Tooele County residents can have front-row seats to a small collection of astronomical phenomena this week.
Two comets, one planet and a sliver of moon are visible in the evening sky. While some of those bodies are easier to find than others, a telescope and a guide can help — both of which will be available at a free public comet-viewing party Wednesday at the Stansbury Park Observatory Complex.
Patrick Wiggins, a member of the Salt Lake Astronomical Society and a NASA ambassador, said while none of the events visible are particularly unusual, the variety is somewhat uncommon and an overall interesting olio for people to view. The comets are unusually bright.
“People are sometimes surprised to learn comets are happening all the time,” said Wiggins. “But the vast, vast, vast majority are so faint that you just can’t see them, at least not without a telescope. Occasionally, however, one of these little cosmic interlopers gets close enough to the sun that it’s visible.”
The most visible comet, dubbed PANSTARRS, is bright enough along the western horizon at dusk to be seen with the naked eye. The viewer, however, must know where to look.
“This particular comet is bright enough to be seen quite easily with binoculars, and certainly with a telescope,” Wiggins said. “But being able to see it with just your eyeballs, I have heard personally from trained observers, people who know what to look for, they’re barely able to see it. But they’ve all agreed that for the layperson it’s helpful to have some help.”
Experienced stargazers will be on-hand to help guide amateur astronomers, as well as the telescope for viewing use. That will help especially with trying to see the other comet, ISON, which is currently only a tiny blur but has the potential to be a very bright, nakedly visible body by November, said Wiggins. That coming presence does, however, have the caveat of comet cooperation, he added, since comets are notoriously fickle — they have to be in the right position at the right time and reflect the sunlight just right to be a notable sight.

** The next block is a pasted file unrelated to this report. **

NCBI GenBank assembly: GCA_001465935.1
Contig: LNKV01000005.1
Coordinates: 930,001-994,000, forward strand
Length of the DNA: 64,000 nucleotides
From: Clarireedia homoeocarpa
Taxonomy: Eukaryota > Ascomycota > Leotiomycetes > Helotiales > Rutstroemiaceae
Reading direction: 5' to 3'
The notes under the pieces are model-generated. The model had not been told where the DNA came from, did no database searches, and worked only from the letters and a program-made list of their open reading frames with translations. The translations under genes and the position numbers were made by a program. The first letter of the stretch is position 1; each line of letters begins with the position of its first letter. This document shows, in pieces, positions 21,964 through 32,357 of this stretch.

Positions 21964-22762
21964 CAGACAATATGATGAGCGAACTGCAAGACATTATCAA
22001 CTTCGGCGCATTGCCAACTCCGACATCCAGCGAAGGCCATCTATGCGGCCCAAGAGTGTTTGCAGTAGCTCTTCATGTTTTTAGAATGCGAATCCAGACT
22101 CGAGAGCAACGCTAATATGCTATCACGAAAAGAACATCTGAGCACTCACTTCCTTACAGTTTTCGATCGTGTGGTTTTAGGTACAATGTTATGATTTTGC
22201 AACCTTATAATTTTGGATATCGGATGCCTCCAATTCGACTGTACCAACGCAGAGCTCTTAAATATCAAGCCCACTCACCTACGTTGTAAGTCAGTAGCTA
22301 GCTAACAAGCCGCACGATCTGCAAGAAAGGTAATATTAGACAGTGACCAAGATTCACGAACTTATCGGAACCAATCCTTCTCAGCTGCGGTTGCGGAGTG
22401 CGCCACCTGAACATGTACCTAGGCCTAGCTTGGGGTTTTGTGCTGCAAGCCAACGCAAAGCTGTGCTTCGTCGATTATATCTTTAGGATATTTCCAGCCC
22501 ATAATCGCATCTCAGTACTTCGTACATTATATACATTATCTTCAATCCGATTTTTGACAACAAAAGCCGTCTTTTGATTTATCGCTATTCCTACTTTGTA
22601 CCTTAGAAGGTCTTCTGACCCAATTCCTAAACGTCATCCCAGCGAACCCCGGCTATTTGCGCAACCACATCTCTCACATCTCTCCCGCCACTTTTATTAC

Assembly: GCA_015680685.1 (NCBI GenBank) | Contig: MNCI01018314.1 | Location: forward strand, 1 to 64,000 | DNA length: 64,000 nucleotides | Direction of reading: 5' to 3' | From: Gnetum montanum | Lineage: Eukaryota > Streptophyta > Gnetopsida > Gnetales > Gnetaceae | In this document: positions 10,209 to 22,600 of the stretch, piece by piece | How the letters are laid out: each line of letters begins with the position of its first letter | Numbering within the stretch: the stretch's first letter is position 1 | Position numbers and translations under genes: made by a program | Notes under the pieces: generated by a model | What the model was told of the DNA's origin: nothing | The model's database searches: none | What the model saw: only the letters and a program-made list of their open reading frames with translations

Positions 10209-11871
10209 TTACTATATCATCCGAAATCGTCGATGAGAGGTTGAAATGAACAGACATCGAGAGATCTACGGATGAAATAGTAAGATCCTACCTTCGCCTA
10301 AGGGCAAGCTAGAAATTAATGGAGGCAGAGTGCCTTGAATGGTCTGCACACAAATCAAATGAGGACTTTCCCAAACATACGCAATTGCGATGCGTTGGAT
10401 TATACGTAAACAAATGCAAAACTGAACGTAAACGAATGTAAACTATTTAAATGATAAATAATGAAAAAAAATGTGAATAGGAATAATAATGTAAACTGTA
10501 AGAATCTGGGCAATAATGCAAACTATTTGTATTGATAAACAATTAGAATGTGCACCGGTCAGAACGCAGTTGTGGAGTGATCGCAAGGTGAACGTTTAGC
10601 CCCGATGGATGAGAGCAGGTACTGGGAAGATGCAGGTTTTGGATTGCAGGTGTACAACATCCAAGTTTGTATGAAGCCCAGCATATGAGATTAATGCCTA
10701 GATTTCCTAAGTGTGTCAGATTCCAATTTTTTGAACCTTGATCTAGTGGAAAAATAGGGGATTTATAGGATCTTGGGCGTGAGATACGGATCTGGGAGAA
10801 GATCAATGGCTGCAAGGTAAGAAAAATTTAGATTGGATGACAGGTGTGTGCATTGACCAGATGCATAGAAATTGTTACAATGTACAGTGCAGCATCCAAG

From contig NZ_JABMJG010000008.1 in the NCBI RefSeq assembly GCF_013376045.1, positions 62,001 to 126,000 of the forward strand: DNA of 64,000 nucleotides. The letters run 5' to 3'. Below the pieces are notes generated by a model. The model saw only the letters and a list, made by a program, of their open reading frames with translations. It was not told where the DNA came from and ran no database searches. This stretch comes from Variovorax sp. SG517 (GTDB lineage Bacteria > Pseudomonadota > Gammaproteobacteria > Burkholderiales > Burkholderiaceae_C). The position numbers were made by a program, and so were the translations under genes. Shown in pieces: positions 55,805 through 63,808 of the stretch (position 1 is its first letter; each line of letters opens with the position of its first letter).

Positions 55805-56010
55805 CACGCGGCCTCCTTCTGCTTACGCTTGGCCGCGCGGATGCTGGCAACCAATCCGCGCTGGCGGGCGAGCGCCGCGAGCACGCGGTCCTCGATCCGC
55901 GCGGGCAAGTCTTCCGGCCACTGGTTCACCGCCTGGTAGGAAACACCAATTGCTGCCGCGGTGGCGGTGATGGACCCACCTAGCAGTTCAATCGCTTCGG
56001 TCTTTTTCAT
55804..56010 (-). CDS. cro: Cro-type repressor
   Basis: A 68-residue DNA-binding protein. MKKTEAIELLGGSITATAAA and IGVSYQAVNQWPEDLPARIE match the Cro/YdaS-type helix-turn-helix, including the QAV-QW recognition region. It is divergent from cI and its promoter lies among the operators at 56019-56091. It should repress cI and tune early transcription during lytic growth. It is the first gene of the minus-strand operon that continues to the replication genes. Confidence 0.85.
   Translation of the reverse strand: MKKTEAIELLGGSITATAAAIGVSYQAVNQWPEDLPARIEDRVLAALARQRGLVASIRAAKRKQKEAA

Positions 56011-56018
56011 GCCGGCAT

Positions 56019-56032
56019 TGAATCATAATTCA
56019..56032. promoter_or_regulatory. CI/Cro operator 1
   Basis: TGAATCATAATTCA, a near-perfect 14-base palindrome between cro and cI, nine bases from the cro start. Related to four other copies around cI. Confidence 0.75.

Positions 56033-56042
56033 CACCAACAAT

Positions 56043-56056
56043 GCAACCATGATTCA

“This is kind of a taste of what could come,” he said. “Comets are notorious for not doing what we want them to do. ISON is at least going to be in the right position — if it’s bright enough we don’t know — but the right position to be a truly spectacular comet.”
Aside from the comets, Jupiter is also visible. By using a telescope, stargazers can see the largest planet in the solar system in a way they may not have before, Wiggins said, and its visibility and presence are much more reliable than the comets.
“We’ll definitely be able to show people Jupiter. That in itself is not rare, but many people have not seen Jupiter,” he said, noting that the planet is shaped somewhat differently than is typically represented.
The moon is currently at a tiny waxing sliver, he said, which is also good viewing. The moon is visible for most of the night, and Jupiter is visible on the southwestern horizon after about 7:30 p.m. PANSTARRS is visible as the sky grows dark, but will sink below the horizon by about 8:15 p.m., so that viewing window is somewhat narrow, Wiggins said.
However, if the comets are fickle, the weather is worse — the event, like the overall visibility of the celestial bodies, is dependent on if skies are clear. Weather permitting, the event will be from 6 p.m. to 9 p.m. at the Stansbury Park Observatory Complex, and will be free of charge. It is sponsored by the Salt Lake Astronomical Society.